In that column, Roger rages against the welfare machine by claiming if only we dumped the minimum youth wage and weaken unions, then employers like him would hire and Ayn Rand would come back from the grave with Adam Smith and they will lay the foundations of a pure free market city state (with a weirdly overt militaristic Police force).

The kicker is, Roger Kerr is married to Catherine Isaac, he’s writing hard right send-the-kids-down-the-mine-to-work-social-policy the day after his wife’s first meeting for the Welfare Working Group.

And what about Adrian Roberts and Enid Ratahi Pryor who are current corporate welfare contractors to the Government, what possible advice are they going to give beyond 'more corporate contracts in social welfare'??? It's like having Pig Farmers set the legal welfare conditions for their pigs!

Take the ideologically stacked Welfare Razor gangs views, combine them with English's comments on making the $2billion deficit up from his failed turbo-charged-GST-tax-rise-to-fund-a-tax-cut-for-the-rich in cuts to welfare alongside Key's own comment that no one would starve if he slashed all the benefits and they all add up to growing realization that societies most vulnerable are about to get the bash.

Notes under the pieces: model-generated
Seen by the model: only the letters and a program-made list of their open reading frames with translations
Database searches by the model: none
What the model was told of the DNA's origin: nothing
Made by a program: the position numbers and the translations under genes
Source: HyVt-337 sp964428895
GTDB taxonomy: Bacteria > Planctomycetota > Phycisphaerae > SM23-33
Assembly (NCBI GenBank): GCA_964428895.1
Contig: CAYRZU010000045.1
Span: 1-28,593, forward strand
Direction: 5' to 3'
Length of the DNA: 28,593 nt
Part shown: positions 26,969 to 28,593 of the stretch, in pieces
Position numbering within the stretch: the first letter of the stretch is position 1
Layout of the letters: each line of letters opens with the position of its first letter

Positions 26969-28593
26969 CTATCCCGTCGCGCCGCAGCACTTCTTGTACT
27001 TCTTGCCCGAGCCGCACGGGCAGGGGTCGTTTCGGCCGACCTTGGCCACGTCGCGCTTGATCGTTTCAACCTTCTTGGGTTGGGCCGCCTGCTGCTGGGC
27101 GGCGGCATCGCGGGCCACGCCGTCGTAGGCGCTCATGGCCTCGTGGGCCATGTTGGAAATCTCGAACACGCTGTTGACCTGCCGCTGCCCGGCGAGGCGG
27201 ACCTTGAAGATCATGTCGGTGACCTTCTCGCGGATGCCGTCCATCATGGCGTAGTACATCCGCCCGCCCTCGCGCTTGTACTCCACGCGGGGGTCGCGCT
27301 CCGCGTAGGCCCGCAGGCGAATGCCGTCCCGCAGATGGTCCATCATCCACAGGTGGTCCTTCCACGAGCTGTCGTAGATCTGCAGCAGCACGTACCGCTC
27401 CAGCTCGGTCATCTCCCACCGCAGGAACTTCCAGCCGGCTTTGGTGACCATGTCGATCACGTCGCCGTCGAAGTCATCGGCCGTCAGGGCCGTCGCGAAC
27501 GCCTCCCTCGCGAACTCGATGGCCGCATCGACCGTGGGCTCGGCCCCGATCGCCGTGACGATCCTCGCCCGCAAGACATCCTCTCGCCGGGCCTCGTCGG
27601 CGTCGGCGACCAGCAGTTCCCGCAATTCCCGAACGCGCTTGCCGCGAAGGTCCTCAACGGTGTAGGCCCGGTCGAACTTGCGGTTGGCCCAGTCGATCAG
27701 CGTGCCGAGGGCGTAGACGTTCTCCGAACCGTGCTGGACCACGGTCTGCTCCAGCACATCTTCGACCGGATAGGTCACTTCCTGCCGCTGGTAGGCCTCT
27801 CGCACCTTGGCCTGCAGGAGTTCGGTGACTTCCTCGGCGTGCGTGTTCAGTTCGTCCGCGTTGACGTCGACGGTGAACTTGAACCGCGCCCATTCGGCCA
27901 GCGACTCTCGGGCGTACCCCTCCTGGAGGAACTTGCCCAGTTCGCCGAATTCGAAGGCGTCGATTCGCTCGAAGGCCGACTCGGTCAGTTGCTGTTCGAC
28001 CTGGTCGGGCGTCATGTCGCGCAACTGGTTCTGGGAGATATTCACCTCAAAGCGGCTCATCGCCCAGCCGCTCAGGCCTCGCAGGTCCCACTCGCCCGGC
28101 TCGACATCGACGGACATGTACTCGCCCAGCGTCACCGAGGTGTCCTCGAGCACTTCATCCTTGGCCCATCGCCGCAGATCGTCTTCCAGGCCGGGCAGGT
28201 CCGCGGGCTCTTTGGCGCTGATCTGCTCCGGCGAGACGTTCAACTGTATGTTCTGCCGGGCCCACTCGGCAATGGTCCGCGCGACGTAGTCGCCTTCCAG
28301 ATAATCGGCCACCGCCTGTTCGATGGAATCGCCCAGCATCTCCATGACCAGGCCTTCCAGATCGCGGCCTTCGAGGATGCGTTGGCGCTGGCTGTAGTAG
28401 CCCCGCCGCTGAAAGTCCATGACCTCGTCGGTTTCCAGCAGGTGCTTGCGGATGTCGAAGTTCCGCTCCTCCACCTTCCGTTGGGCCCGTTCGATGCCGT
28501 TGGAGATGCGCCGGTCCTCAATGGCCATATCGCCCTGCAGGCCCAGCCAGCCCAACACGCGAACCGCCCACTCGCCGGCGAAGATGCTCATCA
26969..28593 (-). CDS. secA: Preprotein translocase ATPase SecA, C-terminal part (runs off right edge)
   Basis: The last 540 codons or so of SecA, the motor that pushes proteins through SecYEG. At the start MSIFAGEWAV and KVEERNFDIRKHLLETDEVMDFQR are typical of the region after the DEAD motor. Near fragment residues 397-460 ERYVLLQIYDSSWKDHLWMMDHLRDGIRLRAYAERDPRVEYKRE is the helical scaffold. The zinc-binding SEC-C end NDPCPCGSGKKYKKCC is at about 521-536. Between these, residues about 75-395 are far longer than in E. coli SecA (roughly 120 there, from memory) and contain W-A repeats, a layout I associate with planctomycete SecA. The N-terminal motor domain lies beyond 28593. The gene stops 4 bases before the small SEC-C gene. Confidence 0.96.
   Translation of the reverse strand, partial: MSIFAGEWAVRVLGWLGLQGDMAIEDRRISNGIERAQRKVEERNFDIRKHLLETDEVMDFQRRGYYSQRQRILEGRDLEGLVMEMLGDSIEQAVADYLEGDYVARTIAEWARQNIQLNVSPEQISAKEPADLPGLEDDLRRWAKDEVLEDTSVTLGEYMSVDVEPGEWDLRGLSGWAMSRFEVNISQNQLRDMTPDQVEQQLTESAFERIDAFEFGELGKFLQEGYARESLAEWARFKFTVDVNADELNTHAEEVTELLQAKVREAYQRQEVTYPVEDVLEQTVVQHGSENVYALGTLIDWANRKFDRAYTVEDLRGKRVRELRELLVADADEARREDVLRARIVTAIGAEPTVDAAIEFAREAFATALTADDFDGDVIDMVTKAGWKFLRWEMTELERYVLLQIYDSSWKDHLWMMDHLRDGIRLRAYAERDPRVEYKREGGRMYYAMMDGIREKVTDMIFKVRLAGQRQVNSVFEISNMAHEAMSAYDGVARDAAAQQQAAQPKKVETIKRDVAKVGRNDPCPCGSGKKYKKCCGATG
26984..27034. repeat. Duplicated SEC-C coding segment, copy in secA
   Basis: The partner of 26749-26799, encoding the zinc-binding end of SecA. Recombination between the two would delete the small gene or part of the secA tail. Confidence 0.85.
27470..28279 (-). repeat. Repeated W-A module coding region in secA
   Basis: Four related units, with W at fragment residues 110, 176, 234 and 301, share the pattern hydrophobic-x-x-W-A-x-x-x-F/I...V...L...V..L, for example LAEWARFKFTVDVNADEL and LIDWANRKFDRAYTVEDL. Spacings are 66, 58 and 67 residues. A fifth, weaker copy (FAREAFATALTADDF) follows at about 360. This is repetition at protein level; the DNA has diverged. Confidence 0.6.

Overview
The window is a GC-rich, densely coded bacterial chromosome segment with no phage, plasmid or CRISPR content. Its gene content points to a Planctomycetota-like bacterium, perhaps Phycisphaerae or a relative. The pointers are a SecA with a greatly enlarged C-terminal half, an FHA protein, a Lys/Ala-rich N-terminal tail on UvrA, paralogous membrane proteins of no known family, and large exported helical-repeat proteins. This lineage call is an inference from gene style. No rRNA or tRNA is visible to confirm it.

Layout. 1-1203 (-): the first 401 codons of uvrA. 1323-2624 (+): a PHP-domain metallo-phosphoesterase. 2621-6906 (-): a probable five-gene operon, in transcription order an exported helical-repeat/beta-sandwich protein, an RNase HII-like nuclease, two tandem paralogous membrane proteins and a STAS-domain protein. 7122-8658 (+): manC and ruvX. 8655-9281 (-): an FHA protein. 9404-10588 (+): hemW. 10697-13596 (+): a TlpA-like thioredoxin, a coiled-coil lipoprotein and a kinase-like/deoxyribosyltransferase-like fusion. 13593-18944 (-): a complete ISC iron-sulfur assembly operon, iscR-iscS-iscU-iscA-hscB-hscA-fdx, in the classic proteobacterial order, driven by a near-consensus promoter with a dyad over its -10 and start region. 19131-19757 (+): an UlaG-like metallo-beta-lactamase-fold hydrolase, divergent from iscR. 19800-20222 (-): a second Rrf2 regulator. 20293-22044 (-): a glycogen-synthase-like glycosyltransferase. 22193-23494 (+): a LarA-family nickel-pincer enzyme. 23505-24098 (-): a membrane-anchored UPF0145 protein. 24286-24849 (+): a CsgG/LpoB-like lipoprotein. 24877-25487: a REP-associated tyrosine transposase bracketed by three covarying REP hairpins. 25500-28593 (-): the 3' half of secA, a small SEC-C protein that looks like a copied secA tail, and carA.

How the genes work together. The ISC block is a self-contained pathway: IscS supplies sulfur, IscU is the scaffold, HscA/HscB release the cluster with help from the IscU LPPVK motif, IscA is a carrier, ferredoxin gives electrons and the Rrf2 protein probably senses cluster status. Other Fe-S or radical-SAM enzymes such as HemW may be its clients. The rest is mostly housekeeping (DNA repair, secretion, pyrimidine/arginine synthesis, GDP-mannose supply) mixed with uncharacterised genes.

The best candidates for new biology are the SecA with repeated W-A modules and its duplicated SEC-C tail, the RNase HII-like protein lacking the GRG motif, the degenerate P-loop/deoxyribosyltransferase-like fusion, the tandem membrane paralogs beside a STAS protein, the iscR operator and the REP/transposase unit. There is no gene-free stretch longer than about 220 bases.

Does making life more difficult for those on welfare actually work? Not according to the people who work with children in poverty...

Cutting welfare to sole parents would not have made any difference in either of these cases. Abuse and neglect of children cuts across income, class and ethnicity. Protecting children means acknowledging this.

New Zealand's high rates of teen pregnancies and child abuse are mirrored across the developed world in societies such as New Zealand that are characterised by high levels of socio-economic inequality.

The causal pathways are unclear but the fact they happen across such a wide variety of countries suggests they are not a sole-parent problem or a Maori problem, or even a problem of easy access to welfare.

In the United States, the states with the highest rates of teen pregnancies are also those with the highest child-poverty rates, the greatest income inequality and most stringent access to public assistance - particularly Mississippi, Louisiana and Florida.

Sadly, inequality and poverty do not lend themselves to simplistic policy responses. Dealing effectively with them takes time and political courage. The domestic purposes benefit was introduced so sole parents could raise their children with a measure of financial security.